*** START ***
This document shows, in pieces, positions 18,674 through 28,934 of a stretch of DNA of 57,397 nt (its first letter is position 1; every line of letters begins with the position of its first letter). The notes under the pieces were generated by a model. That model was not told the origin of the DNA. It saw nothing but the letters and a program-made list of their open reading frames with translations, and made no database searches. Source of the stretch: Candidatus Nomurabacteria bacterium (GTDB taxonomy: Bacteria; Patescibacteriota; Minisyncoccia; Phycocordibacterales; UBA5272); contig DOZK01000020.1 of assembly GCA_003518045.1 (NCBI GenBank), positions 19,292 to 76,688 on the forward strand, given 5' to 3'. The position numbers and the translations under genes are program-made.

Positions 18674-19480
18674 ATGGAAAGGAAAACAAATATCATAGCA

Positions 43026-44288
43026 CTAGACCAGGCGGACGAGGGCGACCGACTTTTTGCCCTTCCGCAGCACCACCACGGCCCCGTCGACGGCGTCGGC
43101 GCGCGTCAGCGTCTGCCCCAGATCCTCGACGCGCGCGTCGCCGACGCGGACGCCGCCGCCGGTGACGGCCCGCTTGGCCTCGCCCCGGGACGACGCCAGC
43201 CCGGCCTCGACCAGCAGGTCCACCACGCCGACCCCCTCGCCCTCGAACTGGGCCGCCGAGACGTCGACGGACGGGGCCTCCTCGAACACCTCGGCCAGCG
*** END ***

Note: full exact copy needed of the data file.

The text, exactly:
This document shows, in pieces, positions 18,674 through 28,934 of a stretch of DNA of 57,397 nt (its first letter is position 1; every line of letters begins with the position of its first letter). The notes under the pieces were generated by a model. That model was not told the origin of the DNA. It saw nothing but the letters and a program-made list of their open reading frames with translations, and made no database searches. Source of the stretch: Candidatus Nomurabacteria bacterium (GTDB taxonomy: Bacteria; Patescibacteriota; Minisyncoccia; Phycocordibacterales; UBA5272); contig DOZK01000020.1 of assembly GCA_003518045.1 (NCBI GenBank), positions 19,292 to 76,688 on the forward strand, given 5' to 3'. The position numbers and the translations under genes are program-made.

Positions 18674-19480
18674 ATGGAAAGGAAAACAAATATCATAGCA

Positions 43026-44288
43026 CTAGACCAGGCGGACGAGGGCGACCGACTTTTTGCCCTTCCGCAGCACCACCACGGCCCCGTCGACGGCGTCGGC
43101 GCGCGTCAGCGTCTGCCCCAGATCCTCGACGCGCGCGTCGCCGACGCGGACGCCGCCGCCGGTGACGGCCCGCTTGGCCTCGCCCCGGGACGACGCCAGC
43201 CCGGCCTCGACCAGCAGGTCCACCACGCCGACCCCCTCGCCCTCGAACTGGGCCGCCGAGACGTCGACGGACGGGGCCTCCTCGAACACCTCGGCCAGCG